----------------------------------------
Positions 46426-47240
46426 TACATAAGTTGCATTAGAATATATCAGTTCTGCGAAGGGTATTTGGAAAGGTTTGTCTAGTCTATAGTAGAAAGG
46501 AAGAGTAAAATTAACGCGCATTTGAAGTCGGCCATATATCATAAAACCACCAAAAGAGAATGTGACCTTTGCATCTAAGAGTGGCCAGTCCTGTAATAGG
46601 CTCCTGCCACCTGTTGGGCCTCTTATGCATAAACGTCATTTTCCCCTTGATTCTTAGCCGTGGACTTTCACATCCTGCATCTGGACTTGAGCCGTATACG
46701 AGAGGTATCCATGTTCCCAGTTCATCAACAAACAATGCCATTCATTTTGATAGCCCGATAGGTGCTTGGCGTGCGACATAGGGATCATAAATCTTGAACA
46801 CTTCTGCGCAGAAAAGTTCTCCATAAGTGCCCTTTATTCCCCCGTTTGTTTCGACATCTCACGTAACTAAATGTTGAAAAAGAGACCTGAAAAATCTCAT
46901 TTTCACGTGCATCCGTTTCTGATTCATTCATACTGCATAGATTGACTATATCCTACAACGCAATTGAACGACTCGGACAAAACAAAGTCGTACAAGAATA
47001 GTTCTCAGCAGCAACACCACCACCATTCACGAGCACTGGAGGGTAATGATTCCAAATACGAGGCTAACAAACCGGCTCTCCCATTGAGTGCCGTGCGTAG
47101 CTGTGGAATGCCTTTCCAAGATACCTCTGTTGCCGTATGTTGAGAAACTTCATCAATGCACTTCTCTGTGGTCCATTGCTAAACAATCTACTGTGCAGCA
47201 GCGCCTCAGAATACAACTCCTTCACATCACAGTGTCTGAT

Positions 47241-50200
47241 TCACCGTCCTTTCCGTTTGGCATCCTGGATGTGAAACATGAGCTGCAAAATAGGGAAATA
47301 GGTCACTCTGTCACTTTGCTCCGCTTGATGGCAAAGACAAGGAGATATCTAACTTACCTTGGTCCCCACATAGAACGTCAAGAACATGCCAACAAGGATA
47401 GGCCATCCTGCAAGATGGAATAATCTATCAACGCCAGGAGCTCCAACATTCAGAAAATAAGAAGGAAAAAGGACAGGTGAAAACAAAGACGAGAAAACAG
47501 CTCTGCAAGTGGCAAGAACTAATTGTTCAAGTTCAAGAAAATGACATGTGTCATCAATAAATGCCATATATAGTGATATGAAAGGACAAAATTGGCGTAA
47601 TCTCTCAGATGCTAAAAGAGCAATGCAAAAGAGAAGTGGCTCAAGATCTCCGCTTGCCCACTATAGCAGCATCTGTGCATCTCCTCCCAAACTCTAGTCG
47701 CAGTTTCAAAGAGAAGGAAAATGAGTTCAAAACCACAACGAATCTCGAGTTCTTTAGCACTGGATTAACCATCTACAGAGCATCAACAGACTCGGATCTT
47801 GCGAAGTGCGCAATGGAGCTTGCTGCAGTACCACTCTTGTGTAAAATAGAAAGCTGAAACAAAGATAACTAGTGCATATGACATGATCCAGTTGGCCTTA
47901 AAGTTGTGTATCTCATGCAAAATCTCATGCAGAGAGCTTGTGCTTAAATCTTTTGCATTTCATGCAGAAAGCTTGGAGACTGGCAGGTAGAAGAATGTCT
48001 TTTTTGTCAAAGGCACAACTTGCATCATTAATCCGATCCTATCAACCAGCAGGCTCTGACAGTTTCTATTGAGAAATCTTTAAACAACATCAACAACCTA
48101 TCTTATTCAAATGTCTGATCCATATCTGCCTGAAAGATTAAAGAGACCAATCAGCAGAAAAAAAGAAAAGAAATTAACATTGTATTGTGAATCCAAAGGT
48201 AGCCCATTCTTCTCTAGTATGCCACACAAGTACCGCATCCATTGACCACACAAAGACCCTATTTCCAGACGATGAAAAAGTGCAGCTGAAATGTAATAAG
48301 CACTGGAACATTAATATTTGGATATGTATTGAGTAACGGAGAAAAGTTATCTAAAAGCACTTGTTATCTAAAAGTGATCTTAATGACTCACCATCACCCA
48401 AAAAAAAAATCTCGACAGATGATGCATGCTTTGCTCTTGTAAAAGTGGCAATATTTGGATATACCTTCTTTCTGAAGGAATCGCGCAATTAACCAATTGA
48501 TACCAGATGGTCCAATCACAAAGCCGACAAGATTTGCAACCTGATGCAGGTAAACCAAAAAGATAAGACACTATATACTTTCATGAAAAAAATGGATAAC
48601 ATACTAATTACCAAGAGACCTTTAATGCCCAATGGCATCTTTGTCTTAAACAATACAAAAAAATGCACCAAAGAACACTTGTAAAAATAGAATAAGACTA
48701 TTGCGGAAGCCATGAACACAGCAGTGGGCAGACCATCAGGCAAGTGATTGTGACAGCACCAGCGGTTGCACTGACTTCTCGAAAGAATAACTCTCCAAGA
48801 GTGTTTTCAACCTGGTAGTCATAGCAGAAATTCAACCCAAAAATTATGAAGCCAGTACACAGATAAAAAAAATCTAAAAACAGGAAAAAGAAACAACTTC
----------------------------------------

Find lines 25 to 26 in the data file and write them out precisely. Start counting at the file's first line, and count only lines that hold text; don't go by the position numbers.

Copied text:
48501 TACCAGATGGTCCAATCACAAAGCCGACAAGATTTGCAACCTGATGCAGGTAAACCAAAAAGATAAGACACTATATACTTTCATGAAAAAAATGGATAAC
48601 ATACTAATTACCAAGAGACCTTTAATGCCCAATGGCATCTTTGTCTTAAACAATACAAAAAAATGCACCAAAGAACACTTGTAAAAATAGAATAAGACTA